What Causes an RV Converter to Go Bad?
Welcome to the nightmare of a bad RV converter.
And you won’t be able to fix it unless you learn what causes an RV converter to go bad.
Luckily, figuring out what’s causing your RV converter to fail isn’t always challenging. We discuss what causes an RV converter to go bad in this post.
What Causes an RV Converter to Go Bad?
RV converters can go bad in a few different ways. Wear and tear over time might have killed the converter, or one of the components might have failed. Possible problem areas include:
#1 Circuit Board or Breakers
There’s a chance that the breaker is faulty and is affecting the converter. But to check the breaker for issues, you will need patience since it’s a meticulous task.
Pop up the breaker panel and open all the breakers, starting with the primary input breaker. Take a close look at each, checking for signs of physical damage and degradation.
If the breakers look fine, close them in reverse order – closing the primary input breaker.
Now, disconnect the 110V AC power from the pedestal. Remove the independent electrical panel and investigate its backside for corrosion. You might find acid on one of the connector tabs or wire terminals.
You can clean off any corrosion with a toothbrush and a solution of 1 teaspoon of baking soda mixed in 12 ounces of water. Pat dry it with a clean paper towel and let the area air dry for ten minutes.
Reassemble, and test the breakers again. It might bring the converter back to life, but sometimes the acid and corrosion are too severe for cleaning to save it.
#2 Resistors or Diodes
If you have an older RV, there’s a good chance that it uses resistors and diodes to control the onboard batteries and voltage of the electrical system.
A faulty or burnt resistor can render the batteries unable to hold a charge. Checking the condition of the resistors is easy in most RVs. However, in some RVs, you need to disassemble the converter box to get to the resistors.
If you’re disassembling the converter box, try not to damage the other components on the board.
Diodes let electricity flow in a single direction, so when you test them, you must ensure you know which direction the current is meant to flow. If you see a reading, the diode is working appropriately.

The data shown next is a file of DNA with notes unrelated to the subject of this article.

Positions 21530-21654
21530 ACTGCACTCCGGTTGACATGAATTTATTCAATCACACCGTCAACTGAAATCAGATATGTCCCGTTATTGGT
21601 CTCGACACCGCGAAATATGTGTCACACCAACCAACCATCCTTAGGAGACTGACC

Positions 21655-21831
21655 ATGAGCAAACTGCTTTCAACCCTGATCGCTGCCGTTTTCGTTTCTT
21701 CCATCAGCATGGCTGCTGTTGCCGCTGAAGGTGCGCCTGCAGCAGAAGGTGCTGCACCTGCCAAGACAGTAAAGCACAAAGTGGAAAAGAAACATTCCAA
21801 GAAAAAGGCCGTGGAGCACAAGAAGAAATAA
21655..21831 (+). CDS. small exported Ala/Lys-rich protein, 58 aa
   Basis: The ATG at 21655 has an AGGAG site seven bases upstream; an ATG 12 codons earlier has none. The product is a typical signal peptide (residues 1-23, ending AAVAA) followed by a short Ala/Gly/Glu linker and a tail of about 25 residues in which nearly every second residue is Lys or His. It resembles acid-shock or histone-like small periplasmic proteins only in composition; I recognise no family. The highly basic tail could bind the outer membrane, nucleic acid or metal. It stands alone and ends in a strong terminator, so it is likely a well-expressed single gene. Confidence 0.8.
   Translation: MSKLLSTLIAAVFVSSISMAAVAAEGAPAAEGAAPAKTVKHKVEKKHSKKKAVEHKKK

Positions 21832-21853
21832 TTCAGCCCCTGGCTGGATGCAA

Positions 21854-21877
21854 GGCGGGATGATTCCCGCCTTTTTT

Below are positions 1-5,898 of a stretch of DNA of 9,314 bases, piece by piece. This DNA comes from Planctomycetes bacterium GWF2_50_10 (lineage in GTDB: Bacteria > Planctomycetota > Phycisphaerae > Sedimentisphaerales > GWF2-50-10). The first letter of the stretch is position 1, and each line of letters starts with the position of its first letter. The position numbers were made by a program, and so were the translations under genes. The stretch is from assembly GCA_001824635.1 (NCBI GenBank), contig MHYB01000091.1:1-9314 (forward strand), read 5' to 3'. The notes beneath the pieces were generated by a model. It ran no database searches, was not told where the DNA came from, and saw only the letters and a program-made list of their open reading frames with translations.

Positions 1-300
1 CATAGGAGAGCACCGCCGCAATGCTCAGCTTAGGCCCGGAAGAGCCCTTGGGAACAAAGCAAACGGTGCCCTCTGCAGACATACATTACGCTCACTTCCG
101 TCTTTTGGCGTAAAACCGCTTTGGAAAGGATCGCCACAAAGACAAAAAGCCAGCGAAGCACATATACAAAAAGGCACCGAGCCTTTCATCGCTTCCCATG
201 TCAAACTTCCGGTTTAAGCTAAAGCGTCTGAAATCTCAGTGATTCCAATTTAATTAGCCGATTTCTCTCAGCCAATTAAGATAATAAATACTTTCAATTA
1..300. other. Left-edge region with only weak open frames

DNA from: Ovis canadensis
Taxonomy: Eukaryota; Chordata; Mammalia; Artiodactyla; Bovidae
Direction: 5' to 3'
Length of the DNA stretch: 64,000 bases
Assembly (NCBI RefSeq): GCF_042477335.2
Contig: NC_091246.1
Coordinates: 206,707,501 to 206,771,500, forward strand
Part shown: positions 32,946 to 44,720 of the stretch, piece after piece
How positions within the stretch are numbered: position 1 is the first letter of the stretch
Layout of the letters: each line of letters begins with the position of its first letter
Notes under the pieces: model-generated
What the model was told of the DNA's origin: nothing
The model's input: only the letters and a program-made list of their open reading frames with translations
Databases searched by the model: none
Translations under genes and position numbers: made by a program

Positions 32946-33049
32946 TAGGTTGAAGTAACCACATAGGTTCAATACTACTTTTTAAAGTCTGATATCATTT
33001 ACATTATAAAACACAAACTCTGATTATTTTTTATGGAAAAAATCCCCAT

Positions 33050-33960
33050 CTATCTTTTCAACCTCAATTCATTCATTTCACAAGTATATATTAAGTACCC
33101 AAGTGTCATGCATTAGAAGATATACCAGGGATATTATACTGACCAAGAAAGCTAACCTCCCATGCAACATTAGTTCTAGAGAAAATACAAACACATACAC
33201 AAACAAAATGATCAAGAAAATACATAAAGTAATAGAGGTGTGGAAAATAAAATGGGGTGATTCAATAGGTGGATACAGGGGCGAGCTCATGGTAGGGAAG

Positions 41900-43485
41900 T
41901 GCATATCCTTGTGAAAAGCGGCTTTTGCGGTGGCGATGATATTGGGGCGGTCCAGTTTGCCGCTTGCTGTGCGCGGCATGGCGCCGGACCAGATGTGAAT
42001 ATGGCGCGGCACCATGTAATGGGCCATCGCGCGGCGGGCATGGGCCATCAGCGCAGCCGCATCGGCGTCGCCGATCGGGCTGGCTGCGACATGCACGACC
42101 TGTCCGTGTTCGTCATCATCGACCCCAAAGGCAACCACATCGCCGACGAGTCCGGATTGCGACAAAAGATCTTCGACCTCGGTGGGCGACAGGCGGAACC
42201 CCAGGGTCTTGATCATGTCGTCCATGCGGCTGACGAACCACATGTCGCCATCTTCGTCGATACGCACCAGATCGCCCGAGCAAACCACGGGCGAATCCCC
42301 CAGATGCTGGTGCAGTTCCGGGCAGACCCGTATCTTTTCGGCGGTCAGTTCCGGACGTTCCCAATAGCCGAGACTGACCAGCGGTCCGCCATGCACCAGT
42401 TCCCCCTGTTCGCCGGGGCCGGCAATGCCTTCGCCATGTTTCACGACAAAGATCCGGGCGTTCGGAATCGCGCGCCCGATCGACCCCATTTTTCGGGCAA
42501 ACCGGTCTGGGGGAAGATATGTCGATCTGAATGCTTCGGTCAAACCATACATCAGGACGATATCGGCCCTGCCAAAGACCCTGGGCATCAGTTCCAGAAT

But if there’s no reading on either side of a diode, it’s either faulty or burnt. Diode damage is always severe and is typically accompanied by damage to adjacent components on the board.
So, if the diode is damaged, you likely have to replace the converter entirely. Resistor and diode repairs and converter replacements are best handled by a professional.
When there’s a short circuit or a power surge, a tiny metal component in the fuse burns, preventing damage to other, more sensitive components.
The metal component in a fuse degrades over time. Ambient heat in the camper can also burn it out prematurely.
If you find a damaged fuse, you should be able to replace it. The amp rating is typically on the back or another part of the fuse. You only need a fuse puller or pliers to pull it out safely. Don’t grip it too hard – it will break.
Ideally, replace the burned fuse with a new fuse with the same amperage. In an emergency, you could use a fuse with a lower amperage. However, under no circumstances should you replace a broken fuse with a fuse with higher amperage.
It will damage other expensive components in your RV.
#4 Power Source
Sometimes, the 110V outlet, connection, entry point, or power source might have an issue that makes it seem like your RV converter is failing.
Check these components. If you find a loose or burned-out connection, you’ve found your problem. The issue might also be with the power post supplying the power. It might be sending power intermittently, causing your lights to dim or flicker.
You can test whether the post is the problem by plugging in any 110V appliance, like a lamp, into the pole. If it doesn’t work correctly, the pole is the problem, and your converter is likely fine.
Issues with power poles are common in older campgrounds. The posts aren’t fully sheltered in these places, which wears them down and causes such issues. But even a leaky outlet cover after rain can lead to a short circuit in these outlets.
Frequently Asked Questions
What does a converter do in an RV?
It’s the converter’s job to turn the 120V AC source power (from an onboard generator or a 30/50-amp power outlet box) into usable 12V DC. The converter is meant to prevent the onboard batteries from running out.
Where is the converter located in an RV?
RV converters are typically placed near the control panel. Look for a small fan or vent close to your control panel, and you will find the converter close by.
Why Is My RV converter not charging my battery?
Diode, cooling fan, and thermal sensor failure can cause this problem. The battery connections might be corroded, or the batteries may have worn out. Sometimes, there’s a problem with circuit board components or corrosion. Broken fuses and circuit breakers can also cause the battery not to charge.
If you know how an RV’s electrical system works or are quite handy, you should be able to deal with RV converter issues yourself. You don’t need the training to check for faulty breakers and fuses and test a battery.
However, when you come across burnt components and faulty circuit boards, letting a professional handle repair is the smartest and safest thing to do. They will ensure the problem is correctly diagnosed and resolved.
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